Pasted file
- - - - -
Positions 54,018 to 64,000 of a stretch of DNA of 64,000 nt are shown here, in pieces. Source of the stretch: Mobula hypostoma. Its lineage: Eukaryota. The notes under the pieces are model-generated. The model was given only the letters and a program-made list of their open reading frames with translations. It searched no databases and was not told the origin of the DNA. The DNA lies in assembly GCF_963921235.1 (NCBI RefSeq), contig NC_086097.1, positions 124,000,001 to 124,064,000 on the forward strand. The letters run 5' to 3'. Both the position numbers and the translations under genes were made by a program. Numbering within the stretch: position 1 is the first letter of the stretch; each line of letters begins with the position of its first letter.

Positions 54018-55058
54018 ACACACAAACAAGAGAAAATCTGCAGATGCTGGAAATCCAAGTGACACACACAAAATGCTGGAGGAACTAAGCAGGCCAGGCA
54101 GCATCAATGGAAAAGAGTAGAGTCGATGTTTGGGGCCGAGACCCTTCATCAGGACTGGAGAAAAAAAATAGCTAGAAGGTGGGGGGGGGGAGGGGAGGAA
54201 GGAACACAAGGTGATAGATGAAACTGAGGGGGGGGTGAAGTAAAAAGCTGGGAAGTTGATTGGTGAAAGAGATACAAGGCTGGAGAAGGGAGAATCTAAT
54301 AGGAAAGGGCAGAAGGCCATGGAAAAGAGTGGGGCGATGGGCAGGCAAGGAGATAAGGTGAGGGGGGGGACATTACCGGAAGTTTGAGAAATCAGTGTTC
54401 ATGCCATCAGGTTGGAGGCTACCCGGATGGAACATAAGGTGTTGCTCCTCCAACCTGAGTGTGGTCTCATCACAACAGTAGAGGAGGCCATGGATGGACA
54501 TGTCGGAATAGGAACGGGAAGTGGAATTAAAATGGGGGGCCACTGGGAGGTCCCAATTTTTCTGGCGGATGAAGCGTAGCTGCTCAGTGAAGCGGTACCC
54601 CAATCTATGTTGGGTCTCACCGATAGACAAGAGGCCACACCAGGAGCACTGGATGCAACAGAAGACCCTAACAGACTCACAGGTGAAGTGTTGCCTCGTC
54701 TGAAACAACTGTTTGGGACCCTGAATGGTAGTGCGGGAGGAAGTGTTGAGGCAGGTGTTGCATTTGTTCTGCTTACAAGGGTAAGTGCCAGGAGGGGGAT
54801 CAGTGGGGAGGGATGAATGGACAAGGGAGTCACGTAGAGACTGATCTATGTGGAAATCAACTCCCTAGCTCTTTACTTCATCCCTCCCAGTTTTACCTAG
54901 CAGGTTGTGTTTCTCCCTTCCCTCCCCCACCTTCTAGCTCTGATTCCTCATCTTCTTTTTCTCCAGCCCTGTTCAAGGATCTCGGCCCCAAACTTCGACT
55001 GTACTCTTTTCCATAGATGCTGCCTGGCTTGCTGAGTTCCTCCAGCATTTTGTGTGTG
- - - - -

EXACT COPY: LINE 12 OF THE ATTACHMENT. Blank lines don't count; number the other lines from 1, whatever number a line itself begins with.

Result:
54901 CAGGTTGTGTTTCTCCCTTCCCTCCCCCACCTTCTAGCTCTGATTCCTCATCTTCTTTTTCTCCAGCCCTGTTCAAGGATCTCGGCCCCAAACTTCGACT